Alanis Morissette Recognizes It's Not Ironic

Editor’s Note: This article previously appeared in a different format as part of The Atlantic’s Notes section, retired in 2021.

Pour one out for Alanis Morissette.

For more than 20 years now, since the release of her hit “Ironic,” she’s had to hear every pedant, every SNOOT, and every 10th-grade English teacher crow that none of the situations in her song are actually ironic. The eternal question of rain-on-your-wedding-day has spawned two decades of thinkpieces (here’s the Times in 2008, Salon in 2014). “Ironic” even has a section on its Wikipedia page entitled “Linguistic usage disputes.” It’s hard to even talk about the literary device now without hearing someone lament the song. Irony, apparently, was described by Socrates, animated by Shakespeare and O. Henry, and killed by a 1995 radio hit. RIP.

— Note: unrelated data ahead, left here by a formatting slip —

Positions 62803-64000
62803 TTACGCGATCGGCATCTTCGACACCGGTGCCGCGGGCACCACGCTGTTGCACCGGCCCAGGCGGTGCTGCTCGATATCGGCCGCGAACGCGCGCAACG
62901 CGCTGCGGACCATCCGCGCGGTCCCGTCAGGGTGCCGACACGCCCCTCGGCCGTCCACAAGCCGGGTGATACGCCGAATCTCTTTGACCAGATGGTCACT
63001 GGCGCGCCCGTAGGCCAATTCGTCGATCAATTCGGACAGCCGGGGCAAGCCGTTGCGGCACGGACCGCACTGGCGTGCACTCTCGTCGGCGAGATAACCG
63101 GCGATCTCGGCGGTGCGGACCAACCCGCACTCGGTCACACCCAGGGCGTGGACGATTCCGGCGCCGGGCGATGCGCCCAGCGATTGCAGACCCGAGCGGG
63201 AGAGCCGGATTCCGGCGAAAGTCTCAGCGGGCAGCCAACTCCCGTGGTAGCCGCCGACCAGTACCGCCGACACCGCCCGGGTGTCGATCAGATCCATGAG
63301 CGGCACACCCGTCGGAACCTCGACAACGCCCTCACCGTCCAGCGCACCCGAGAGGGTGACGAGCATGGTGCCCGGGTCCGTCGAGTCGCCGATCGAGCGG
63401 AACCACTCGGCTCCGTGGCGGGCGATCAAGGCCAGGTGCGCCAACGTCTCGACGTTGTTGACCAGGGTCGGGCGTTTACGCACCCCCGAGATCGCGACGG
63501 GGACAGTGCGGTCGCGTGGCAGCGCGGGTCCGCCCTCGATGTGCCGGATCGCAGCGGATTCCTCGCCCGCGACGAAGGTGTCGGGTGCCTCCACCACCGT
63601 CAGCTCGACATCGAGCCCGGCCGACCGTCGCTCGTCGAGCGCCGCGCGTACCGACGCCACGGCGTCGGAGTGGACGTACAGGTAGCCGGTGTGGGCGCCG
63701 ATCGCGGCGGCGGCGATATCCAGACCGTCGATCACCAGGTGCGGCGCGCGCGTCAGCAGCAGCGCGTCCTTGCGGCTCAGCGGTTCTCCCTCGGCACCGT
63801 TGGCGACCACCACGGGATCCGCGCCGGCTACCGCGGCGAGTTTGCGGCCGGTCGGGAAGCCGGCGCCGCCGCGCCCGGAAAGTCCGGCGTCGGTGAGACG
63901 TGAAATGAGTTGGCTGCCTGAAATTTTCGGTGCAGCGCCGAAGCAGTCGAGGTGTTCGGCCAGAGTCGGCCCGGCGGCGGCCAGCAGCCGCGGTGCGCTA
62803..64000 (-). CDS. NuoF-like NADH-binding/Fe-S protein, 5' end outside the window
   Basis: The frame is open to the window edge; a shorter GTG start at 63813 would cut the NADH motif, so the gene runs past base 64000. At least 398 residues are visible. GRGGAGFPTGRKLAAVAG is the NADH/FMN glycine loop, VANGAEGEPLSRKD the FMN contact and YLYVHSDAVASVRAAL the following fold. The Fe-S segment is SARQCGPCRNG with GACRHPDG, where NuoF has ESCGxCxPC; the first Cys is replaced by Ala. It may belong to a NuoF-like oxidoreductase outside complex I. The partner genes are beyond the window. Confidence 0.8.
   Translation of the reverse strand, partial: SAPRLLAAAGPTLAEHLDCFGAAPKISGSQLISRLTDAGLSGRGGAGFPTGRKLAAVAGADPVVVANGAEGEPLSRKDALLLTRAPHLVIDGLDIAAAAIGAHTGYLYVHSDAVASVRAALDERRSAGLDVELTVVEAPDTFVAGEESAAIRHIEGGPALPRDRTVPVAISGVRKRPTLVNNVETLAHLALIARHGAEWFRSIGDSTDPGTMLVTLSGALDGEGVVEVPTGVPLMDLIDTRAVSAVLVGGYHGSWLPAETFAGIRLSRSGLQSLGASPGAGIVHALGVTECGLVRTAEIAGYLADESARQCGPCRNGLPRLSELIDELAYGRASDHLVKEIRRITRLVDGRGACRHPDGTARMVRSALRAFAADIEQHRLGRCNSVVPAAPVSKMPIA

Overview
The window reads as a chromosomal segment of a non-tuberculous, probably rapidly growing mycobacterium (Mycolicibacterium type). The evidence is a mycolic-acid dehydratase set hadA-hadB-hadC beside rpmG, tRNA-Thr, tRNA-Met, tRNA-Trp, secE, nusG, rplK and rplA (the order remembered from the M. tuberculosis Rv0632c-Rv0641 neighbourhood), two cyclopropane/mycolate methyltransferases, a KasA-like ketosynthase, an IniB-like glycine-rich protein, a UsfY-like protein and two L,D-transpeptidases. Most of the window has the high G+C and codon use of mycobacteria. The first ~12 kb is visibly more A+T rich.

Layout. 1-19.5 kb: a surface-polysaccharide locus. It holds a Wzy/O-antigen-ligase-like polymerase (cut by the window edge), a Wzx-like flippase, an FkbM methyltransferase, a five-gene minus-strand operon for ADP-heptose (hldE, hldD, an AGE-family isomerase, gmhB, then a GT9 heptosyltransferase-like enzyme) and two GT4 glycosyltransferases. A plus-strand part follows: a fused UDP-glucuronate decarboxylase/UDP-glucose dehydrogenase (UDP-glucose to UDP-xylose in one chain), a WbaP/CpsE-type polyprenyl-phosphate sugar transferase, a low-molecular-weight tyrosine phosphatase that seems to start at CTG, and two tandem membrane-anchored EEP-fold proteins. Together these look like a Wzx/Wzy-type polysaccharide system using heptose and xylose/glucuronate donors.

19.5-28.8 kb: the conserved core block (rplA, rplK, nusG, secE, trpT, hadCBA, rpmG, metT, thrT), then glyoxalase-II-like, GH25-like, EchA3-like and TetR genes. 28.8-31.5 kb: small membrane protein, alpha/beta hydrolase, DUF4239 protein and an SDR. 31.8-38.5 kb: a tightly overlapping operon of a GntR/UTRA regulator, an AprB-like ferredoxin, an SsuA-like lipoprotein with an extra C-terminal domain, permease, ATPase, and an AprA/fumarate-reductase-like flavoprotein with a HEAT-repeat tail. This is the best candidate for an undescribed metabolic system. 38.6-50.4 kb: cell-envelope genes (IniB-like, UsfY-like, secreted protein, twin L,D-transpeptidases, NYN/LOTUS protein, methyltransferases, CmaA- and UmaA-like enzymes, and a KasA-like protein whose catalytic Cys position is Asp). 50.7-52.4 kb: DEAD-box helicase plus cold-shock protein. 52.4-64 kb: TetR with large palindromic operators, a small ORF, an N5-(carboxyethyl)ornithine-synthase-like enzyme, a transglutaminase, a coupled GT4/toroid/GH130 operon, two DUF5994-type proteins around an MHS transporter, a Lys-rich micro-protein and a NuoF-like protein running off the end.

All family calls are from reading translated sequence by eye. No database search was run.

Thankfully now Morissette may be free. Last night November*, she went on James Corden’s Late Late Show to reveal a new version of “Ironic” updated for modern situations. (“It’s a traffic jam… when you tried to use Waze.”) And, most importantly, it included this admission:

It’s singing “Ironic”
When there are no ironies

Here’s the video:

Sweet relief. Now maybe, as a culture, we can put this conflict behind us—until Lorde writes a song called “Metonymy.”


* Update from reader James Thoroman (posted by Chris while Rob’s away):

Unless I’m mistaken, the video was recorded last winter or before, not last night. I remember sharing it with my daughter during Christmas vacation. That said, the video is hilarious. I write this as both a dad who listened to “Ironic” with my teenage daughters and a technical writer who is picky about word meanings and usage.